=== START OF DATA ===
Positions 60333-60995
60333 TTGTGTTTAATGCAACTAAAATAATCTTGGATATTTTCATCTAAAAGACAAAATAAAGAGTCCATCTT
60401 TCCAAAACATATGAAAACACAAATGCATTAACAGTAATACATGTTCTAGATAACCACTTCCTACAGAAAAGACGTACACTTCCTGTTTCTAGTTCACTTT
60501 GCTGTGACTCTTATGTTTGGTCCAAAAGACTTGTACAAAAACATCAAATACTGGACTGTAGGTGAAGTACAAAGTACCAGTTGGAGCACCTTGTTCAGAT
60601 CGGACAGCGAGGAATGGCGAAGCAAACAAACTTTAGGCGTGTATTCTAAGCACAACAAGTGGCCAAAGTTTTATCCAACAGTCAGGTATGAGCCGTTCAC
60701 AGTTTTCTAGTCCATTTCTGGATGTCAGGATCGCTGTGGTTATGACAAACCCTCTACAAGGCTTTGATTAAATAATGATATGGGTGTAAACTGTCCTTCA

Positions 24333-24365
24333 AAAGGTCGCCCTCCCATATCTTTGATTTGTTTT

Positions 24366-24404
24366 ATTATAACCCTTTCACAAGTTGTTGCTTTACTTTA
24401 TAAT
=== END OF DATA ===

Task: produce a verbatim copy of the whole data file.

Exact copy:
Positions 60333-60995
60333 TTGTGTTTAATGCAACTAAAATAATCTTGGATATTTTCATCTAAAAGACAAAATAAAGAGTCCATCTT
60401 TCCAAAACATATGAAAACACAAATGCATTAACAGTAATACATGTTCTAGATAACCACTTCCTACAGAAAAGACGTACACTTCCTGTTTCTAGTTCACTTT
60501 GCTGTGACTCTTATGTTTGGTCCAAAAGACTTGTACAAAAACATCAAATACTGGACTGTAGGTGAAGTACAAAGTACCAGTTGGAGCACCTTGTTCAGAT
60601 CGGACAGCGAGGAATGGCGAAGCAAACAAACTTTAGGCGTGTATTCTAAGCACAACAAGTGGCCAAAGTTTTATCCAACAGTCAGGTATGAGCCGTTCAC
60701 AGTTTTCTAGTCCATTTCTGGATGTCAGGATCGCTGTGGTTATGACAAACCCTCTACAAGGCTTTGATTAAATAATGATATGGGTGTAAACTGTCCTTCA

Positions 24333-24365
24333 AAAGGTCGCCCTCCCATATCTTTGATTTGTTTT

Positions 24366-24404
24366 ATTATAACCCTTTCACAAGTTGTTGCTTTACTTTA
24401 TAAT